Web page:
Why Robots Won’t Take Tech Service Jobs

In 2016, an AI named AlphaGo succeeded at something most people thought impossible: it beat a human at Go, the traditional Chinese board game known for its hugely complex strategies. Lee Sedol, renowned Go player, predicted lost four out of five matches with the intelligent machine—after predicting he would win all five.

In some ways, this was a matter of time: almost exactly 20 years ago, Deep Blue, another computer program, beat chessmaster Kasparov in a televised game. Now that one of humanity’s most complex games has been mastered by an AI, what’s next? What’s the final frontier? Will robots take our jobs?

The Threat of Automation

A quick Google search can tell you a lot. Not just the results—even the suggestions can provide a revealing look into the collective psyche of a society, our aggregate anxieties and preoccupations. In this case, a search reveals plenty of fear about automation killing jobs. And, to an extent, these fears are justified. In heavy industry, this has been going on for decades. Factories today are more automated than ever and most of the jobs aren’t coming back.

The creep of automation has spread further. The long-promised electric car revolution has, incrementally and bit by bit, brought another sort of automation to the forefront of the global psyche: self-driving cars. Those three words have blue collar workers from pizza delivery drivers to bus drivers to long-haul truckers quaking in their… uh, wheels. Self-driving cars could, at a stroke, drive thousands of jobs into obsolescence. Why hire a human who needs to sleep, eat, and take vacations to drive a truck across the country? Why have your pizzas delivered by a stoned, pimple-faced teenager who can get mugged or get into accidents when an empty car could do it just as well?

Even in our homes, we can see automation eating up jobs. Many households now own quite a few robots—robotic vacuum cleaners and lawn mowers chief among them. No one thinks of the countless maids and gardeners put out of work by these unfeeling, disc-shaped fiends.  

For many jobs, the threat of automation is real and imminent. But there’s one area that might still be safe: tech service.

Could Robots Replace Tech Service Jobs?

There are a number of reasons that tech service isn’t a normal service job. It’s specialized, requiring advanced diagnostic skills. It takes place in diverse environments, requiring special skills. It sometimes requires dexterity and flexibility. All of these represent significant barriers to automation.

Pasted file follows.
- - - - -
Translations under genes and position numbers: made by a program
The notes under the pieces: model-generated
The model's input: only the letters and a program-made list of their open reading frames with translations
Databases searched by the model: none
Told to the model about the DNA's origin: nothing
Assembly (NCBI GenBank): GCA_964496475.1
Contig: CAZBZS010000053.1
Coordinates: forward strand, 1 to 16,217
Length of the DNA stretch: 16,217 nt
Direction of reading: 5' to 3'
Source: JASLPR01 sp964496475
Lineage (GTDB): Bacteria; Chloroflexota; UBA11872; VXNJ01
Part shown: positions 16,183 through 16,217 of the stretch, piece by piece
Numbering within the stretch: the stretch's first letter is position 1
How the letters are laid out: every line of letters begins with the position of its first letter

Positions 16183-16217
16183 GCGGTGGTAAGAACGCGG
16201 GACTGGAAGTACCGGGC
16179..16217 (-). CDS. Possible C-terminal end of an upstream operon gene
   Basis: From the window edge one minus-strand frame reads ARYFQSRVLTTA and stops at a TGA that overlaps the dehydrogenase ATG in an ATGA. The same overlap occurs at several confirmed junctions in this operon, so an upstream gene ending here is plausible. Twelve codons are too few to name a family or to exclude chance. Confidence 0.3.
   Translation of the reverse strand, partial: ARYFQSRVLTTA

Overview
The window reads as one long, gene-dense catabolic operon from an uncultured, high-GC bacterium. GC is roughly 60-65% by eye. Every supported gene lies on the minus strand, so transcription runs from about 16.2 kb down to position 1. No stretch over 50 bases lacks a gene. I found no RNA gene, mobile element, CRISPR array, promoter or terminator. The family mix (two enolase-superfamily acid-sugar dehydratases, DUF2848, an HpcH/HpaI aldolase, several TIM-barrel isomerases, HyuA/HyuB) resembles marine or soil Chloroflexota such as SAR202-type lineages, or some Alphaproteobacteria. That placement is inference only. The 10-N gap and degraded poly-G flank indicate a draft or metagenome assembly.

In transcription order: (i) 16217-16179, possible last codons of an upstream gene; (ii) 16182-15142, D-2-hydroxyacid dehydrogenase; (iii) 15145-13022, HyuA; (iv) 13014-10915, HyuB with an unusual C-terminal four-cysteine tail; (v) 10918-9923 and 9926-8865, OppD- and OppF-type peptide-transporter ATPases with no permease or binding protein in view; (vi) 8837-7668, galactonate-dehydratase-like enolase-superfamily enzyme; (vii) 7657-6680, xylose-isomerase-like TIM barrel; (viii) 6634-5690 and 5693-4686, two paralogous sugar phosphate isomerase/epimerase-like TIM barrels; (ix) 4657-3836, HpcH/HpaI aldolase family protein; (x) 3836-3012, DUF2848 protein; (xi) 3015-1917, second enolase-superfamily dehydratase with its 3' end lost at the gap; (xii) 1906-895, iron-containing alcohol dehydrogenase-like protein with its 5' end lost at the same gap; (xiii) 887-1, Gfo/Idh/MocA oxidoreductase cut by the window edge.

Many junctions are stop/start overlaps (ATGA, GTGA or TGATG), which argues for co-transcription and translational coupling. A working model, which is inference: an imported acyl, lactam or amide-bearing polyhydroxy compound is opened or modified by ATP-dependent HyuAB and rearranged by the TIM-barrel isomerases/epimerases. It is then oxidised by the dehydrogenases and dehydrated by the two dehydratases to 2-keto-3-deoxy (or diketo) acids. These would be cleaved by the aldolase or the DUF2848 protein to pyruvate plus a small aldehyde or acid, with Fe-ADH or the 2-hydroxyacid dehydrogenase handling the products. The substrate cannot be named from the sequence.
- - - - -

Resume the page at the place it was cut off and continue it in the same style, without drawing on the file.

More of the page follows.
No matter how smart your robotic technician is, it will still have difficulty communicating with a customer about the problem, especially if that person possesses limited information themselves. When an elderly person’s computer stops working, it’s difficult to ask them if it’s the PCI controller or a problem with their wireless network. Instead, the idea of the problem has to be gleaned from description of the symptoms, which may be vague, inaccurate, or otherwise poorly expressed—think about regional dialects in some European countries and how they may affect a robot technicians ability to understand a problem. A tech needs to ask a question and then ask follow up questions that guide herself and her customer to the correct answer.

Likewise, each job is different. Take a cable box installation. Maybe 50% of the installations happen in apartment buildings, where the wire boxes can usually be found in the basement. But what about outside of cities? One house may have a cable hookup, the next may not. One may have it located in a closet, the next in a spare bedroom, the next outside the house near the power line. Maybe the customer has just purchased the house and doesn’t know what infrastructure it has. In some areas, there is a real possibility that the house was built a very long time ago, before there was cable TV or even electricity.

A long way to go

Just because technology can take care of some jobs doesn’t mean all jobs performed by humans are under attack. Service techs will remain an integral part of the workforce because we haven’t quite figured out how to program that most valuable of resources and skills: intuition. Rather than attempting to replace them with robots, we should instead seek to use robotics to enhance the performance of service techs, enabling them to do their jobs more effectively.

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